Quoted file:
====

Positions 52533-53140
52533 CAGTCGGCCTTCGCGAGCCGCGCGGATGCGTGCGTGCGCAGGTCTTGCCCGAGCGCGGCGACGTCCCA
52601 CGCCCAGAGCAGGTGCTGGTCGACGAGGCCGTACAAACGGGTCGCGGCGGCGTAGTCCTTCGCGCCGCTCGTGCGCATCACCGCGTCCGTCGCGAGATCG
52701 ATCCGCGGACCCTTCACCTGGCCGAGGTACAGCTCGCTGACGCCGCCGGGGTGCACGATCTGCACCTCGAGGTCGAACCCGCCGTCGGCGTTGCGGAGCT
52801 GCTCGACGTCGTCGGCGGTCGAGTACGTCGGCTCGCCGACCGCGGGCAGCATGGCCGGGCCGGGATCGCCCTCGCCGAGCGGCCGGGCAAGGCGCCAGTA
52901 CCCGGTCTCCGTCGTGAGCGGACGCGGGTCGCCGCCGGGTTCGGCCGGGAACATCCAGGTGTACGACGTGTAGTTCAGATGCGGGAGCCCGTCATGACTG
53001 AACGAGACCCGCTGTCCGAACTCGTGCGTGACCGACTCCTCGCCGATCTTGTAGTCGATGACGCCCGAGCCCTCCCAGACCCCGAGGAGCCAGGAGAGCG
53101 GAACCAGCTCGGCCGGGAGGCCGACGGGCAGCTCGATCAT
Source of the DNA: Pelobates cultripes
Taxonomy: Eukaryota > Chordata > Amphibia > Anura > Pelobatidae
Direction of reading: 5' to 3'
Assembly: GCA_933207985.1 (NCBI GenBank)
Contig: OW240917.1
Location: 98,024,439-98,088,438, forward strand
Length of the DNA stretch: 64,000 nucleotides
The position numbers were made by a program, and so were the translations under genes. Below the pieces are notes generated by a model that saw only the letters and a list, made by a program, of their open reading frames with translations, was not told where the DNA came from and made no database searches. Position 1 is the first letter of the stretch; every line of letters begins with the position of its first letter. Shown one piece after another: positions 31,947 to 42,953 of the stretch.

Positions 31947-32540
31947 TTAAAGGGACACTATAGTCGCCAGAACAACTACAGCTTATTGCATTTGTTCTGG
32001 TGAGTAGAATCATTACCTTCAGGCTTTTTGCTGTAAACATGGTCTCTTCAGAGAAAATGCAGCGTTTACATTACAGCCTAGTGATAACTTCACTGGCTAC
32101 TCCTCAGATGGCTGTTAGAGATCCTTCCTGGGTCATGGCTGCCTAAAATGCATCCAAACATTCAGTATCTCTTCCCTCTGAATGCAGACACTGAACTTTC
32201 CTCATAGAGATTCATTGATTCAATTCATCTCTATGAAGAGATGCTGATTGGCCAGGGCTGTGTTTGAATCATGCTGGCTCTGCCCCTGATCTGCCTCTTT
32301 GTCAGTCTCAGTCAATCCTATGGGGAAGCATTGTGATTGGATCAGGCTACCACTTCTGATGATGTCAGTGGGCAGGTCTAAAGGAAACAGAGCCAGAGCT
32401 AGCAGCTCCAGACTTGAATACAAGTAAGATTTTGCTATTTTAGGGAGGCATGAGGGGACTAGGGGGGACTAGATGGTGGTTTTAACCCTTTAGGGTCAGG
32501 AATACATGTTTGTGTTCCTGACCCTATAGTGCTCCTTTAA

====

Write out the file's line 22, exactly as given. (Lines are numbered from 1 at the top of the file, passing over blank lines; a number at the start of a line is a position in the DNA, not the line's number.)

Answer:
32301 GTCAGTCTCAGTCAATCCTATGGGGAAGCATTGTGATTGGATCAGGCTACCACTTCTGATGATGTCAGTGGGCAGGTCTAAAGGAAACAGAGCCAGAGCT